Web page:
In other parts of the world, such as Africa, South Asia and Southeast Asia, independent domestication events led to their own regionally distinctive Neolithic cultures, which arose independently of those in Europe and Southwest Asia. Early Japanese societies and other East Asian cultures used pottery before developing agriculture. In the Middle East, cultures identified as Neolithic began appearing in the 10th millennium BC. Early development occurred from there spread eastwards and westwards. Neolithic cultures are attested in southeastern Anatolia and northern Mesopotamia by around 8000 BC; the prehistoric Beifudi site near Yixian in Hebei Province, contains relics of a culture contemporaneous with the Cishan and Xinglongwa cultures of about 6000–5000 BC, neolithic cultures east of the Taihang Mountains, filling in an archaeological gap between the two Northern Chinese cultures. The total excavated area is more than 1,200 square yards, the collection of neolithic findings at the site encompasses two phases.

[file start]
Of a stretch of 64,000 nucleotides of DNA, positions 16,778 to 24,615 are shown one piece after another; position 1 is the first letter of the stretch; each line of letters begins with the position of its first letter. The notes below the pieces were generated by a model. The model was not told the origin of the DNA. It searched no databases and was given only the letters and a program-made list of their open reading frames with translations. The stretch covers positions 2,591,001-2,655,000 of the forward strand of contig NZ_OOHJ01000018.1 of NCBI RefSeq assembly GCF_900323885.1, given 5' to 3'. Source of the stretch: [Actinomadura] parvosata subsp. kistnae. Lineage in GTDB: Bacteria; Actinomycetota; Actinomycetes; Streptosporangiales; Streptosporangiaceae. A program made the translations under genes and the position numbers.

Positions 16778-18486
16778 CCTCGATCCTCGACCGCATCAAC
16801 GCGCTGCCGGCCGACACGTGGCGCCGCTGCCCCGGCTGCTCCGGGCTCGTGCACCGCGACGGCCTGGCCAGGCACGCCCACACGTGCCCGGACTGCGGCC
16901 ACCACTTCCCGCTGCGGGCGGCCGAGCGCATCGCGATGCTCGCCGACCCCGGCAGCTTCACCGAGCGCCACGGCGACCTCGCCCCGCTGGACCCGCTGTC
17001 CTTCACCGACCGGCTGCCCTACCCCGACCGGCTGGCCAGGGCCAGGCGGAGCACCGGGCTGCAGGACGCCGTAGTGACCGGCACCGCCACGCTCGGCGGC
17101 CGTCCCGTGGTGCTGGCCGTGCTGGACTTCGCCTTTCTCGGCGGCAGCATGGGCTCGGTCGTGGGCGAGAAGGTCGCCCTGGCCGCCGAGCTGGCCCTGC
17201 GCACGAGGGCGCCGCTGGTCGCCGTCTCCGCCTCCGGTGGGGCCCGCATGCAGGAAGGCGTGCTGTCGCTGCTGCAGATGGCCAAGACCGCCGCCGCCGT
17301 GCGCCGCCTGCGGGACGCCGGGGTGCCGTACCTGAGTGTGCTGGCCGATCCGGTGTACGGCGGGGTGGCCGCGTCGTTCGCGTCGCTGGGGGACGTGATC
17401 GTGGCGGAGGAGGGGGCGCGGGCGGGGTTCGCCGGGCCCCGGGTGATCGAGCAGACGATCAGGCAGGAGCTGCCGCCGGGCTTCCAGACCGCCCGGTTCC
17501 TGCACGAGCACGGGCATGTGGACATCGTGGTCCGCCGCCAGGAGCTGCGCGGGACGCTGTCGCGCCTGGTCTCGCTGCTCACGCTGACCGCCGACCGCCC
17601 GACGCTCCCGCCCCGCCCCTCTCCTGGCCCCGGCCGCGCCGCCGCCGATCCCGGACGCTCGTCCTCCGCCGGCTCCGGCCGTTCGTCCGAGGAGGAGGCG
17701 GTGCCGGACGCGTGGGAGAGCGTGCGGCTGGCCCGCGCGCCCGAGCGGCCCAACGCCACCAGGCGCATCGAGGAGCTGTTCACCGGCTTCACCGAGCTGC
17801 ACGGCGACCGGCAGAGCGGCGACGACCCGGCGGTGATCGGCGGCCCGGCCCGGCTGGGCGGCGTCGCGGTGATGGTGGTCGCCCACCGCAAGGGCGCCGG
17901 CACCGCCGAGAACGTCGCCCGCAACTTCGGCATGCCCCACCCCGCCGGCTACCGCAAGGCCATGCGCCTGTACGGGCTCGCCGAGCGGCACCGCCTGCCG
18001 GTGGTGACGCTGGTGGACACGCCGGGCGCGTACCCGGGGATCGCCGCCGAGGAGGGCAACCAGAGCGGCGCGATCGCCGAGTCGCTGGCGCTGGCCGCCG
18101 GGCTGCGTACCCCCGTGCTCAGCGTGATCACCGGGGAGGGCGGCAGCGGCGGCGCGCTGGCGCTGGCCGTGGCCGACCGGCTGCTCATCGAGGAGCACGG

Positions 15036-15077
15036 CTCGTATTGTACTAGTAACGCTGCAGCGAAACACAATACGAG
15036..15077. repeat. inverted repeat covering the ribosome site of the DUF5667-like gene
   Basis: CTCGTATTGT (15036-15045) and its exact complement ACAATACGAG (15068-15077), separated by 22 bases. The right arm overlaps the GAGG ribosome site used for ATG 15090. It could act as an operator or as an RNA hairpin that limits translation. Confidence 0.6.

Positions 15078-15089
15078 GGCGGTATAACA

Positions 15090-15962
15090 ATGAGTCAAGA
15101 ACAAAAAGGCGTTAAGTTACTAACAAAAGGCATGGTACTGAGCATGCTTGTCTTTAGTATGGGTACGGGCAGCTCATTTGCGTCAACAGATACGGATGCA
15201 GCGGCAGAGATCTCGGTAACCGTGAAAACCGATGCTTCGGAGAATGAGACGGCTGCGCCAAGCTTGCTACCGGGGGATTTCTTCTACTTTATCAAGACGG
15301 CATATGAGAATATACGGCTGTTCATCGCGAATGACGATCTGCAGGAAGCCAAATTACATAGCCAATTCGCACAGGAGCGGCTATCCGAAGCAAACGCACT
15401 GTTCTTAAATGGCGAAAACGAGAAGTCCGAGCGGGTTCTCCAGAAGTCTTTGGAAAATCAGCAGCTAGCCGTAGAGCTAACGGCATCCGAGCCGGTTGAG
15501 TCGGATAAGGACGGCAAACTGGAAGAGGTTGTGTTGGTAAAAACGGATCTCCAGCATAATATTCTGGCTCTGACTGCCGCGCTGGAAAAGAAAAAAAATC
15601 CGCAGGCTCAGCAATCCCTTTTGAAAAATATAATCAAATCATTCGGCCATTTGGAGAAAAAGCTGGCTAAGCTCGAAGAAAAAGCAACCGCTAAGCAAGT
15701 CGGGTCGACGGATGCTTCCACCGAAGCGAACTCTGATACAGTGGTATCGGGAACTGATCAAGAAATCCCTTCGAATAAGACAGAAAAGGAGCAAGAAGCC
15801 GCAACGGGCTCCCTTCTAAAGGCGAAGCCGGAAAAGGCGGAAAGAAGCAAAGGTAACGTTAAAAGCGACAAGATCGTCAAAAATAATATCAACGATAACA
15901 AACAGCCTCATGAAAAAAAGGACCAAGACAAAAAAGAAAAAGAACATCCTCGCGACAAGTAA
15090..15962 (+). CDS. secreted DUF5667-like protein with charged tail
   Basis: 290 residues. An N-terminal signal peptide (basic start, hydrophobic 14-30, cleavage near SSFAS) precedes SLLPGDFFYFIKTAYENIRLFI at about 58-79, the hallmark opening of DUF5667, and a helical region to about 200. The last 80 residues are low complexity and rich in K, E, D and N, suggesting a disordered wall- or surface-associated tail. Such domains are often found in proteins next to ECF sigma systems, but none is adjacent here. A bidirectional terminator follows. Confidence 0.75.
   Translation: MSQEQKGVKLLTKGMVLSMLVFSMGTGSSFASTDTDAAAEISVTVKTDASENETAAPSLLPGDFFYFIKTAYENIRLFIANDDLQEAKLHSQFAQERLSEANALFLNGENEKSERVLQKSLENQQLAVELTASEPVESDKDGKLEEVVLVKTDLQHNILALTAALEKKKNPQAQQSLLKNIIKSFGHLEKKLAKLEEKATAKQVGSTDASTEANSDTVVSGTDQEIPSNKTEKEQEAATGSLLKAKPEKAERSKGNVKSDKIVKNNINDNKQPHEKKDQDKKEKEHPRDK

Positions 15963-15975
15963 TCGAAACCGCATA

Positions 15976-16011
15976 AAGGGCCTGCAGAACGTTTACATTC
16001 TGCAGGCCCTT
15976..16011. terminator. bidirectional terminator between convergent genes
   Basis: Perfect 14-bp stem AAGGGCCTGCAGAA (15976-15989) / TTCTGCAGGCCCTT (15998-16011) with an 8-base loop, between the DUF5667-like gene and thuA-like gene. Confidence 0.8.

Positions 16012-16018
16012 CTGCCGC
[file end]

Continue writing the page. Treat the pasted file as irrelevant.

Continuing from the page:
The Neolithic 1 period began around 10,000 BC in the Levant. A temple area in southeastern Turkey at Göbekli Tepe, dated to around 9500 BC, may be regarded as the beginning of the period; this site was developed by nomadic hunter-gatherer tribes, as evidenced by the lack of permanent housing in the vicinity, may be the oldest known human-made place of worship. At least seven stone circles, covering 25 acres, contain limestone pillars carved with animals and birds. Stone tools were used by as many as hundreds of people to create the pillars, which might have supported roofs. Other early PPNA sites dating to around 9500–9000 BC have been found in Jericho, West Bank, Gilgal in the Jordan Valley, Byblos, Lebanon; the start of Neolithic 1 overlaps the Heavy Neolithic periods to some degree. The major advance of Neolithic 1 was true farming. In the proto-Neolithic Natufian cultures, wild cereals were harvested, early seed selection and re-seeding occurred; the grain was ground into flour. Emmer wheat was domesticated, animals were herded and domesticated.